Author: Daphne Du Maurier
10. "We create models to explain nature, but the models wind up gatecrashing nature and driving away the original inhabitants."
Author: David Mitchell
11. "I sit on the steps in the heat of the sun and listen as one by one these car alarms extinguish themselves until once more only the muted roar of the city is audible, and the city, bathed in sunlight, once again resumes dreaming its collective dream.Cars roll down the city's roads, plants grow from its soil, wealth is generated in its rooms, hope is created and lost and recreated in the minds and souls of its inhabitants, and the city continues its dream and searches for those ideas that will make it strong."
Author: Douglas Coupland
12. "The hours of the morning between breakfast and lunch were the time which the inhabitants of Riseholme chiefly devoted to spying on each other."
Author: E.F. Benson
13. "As we descend deeper and deeper in this region its inhabitants become more and more modified, and fewer and fewer, indicating our approach towards an abyss where life is either extinguished , or exhibits but a few sparks to mark its lingering presence."
Author: Edward Forbes
14. "The body is wiser than its inhabitants. the body is the soul. the body is god's messenger."
Author: Erica Jong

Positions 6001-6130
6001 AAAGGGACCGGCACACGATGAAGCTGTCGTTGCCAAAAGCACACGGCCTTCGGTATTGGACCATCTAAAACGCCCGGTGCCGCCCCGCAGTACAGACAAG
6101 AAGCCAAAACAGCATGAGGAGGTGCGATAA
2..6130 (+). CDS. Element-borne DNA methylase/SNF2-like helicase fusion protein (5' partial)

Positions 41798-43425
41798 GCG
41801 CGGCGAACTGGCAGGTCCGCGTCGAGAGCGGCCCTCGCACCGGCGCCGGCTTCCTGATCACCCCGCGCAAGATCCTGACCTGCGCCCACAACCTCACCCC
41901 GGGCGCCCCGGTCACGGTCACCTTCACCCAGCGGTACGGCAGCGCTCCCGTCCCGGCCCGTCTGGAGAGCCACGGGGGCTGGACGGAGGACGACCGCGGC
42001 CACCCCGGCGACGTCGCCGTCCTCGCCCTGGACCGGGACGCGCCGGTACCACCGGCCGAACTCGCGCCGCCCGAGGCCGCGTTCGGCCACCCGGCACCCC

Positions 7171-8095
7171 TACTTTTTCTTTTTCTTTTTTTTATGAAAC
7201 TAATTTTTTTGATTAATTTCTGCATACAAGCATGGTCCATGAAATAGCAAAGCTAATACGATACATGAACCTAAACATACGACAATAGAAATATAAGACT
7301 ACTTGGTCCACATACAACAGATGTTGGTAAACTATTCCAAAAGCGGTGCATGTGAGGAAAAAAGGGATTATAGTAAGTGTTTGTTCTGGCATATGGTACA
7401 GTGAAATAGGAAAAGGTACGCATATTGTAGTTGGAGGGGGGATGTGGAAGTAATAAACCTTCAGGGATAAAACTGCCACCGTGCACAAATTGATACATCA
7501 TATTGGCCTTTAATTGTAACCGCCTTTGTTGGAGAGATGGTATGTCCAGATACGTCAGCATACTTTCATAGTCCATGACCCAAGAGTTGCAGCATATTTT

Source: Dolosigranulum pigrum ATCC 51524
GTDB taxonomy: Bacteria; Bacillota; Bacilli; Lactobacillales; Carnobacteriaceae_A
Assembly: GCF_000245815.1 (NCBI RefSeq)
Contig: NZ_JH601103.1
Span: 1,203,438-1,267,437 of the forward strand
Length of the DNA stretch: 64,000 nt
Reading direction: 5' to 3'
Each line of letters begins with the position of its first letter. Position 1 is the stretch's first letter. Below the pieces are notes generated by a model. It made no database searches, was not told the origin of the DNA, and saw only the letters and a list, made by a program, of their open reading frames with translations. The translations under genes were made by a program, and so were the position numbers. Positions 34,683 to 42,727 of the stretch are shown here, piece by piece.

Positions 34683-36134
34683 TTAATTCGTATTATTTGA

15. "My unlucky star had destined me to be born when there was much talk about morality and, at the same time, more murders than in any other period. There is, undoubtedly, some connection between these phenomena. I sometime ask myself whether the connection was a priori, since these babblers are cannibals from the start - or a connection a posteriori, since they inflate themselves with their moralizing to a height which becomes dangerous for others.However that may be, I was always happy to meet a person who owed his touch of common sense and good manners to his parents and who didn't need big principles. I do not claim more for myself, and I am a man who for an entire lifetime has been moralized at to the right and the left - by teachers and superiors, by policemen and journalists, by Jews and Gentiles, by inhabitants of the Alps, of islands, and the plains, by cut-throats and aristocrats - all of whom looked as if butter wouldn't melt in their mouths."